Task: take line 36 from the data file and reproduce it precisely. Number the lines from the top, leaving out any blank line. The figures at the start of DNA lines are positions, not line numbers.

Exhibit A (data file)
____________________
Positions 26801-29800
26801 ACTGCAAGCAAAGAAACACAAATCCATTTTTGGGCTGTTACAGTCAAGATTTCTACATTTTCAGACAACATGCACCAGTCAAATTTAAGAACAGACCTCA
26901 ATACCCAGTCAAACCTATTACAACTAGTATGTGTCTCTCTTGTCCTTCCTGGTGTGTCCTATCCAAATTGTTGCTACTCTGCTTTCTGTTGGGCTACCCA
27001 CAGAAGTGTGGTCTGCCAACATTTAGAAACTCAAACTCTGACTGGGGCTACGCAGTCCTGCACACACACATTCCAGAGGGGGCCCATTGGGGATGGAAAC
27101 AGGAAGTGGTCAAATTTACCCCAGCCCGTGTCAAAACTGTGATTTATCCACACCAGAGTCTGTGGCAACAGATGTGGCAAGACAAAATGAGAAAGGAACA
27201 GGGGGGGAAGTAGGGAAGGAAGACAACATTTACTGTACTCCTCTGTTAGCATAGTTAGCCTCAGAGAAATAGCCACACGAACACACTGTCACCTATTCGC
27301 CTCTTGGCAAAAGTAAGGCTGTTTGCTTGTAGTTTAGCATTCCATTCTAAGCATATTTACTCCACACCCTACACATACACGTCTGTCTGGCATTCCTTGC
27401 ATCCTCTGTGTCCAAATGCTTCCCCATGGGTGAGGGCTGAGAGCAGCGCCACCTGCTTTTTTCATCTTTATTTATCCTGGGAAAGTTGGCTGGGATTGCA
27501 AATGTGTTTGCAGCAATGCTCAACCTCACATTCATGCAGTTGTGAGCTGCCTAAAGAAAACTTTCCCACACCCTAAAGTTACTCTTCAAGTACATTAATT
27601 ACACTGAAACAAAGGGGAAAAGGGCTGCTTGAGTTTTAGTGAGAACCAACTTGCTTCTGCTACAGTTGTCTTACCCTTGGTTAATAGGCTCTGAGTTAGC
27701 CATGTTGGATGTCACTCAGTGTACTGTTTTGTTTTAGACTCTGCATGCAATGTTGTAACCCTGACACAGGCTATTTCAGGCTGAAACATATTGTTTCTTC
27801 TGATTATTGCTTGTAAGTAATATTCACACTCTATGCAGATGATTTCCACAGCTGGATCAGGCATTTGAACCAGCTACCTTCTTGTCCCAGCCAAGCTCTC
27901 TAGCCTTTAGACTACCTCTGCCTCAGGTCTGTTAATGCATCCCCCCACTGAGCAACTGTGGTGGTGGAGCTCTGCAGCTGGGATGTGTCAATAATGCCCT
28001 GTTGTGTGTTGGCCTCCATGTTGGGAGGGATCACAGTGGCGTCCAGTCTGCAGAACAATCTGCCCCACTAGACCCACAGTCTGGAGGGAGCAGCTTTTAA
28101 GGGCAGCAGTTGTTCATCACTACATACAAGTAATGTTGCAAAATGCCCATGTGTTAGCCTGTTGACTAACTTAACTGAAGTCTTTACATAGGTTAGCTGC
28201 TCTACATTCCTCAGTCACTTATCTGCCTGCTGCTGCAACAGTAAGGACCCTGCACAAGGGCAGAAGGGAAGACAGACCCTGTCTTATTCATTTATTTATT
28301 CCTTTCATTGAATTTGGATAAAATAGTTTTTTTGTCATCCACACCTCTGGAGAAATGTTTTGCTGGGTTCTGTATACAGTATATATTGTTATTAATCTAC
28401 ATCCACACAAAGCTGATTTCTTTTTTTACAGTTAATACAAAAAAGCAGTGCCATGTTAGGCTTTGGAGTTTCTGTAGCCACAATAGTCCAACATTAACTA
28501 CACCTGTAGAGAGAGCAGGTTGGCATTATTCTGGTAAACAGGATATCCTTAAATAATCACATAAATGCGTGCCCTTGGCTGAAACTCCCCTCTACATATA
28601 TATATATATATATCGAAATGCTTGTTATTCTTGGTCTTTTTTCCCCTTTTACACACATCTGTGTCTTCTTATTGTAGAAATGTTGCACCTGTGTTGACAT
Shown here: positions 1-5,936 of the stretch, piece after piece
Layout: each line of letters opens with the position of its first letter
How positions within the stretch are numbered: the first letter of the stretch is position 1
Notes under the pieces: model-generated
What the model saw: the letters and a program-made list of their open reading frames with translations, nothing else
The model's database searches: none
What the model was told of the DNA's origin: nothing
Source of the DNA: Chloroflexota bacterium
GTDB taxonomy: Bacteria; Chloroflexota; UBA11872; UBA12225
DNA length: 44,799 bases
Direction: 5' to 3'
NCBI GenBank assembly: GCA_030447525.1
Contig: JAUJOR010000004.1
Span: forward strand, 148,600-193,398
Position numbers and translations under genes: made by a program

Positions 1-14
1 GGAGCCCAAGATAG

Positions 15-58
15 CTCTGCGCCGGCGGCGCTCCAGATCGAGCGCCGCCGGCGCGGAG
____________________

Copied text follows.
Positions 1-14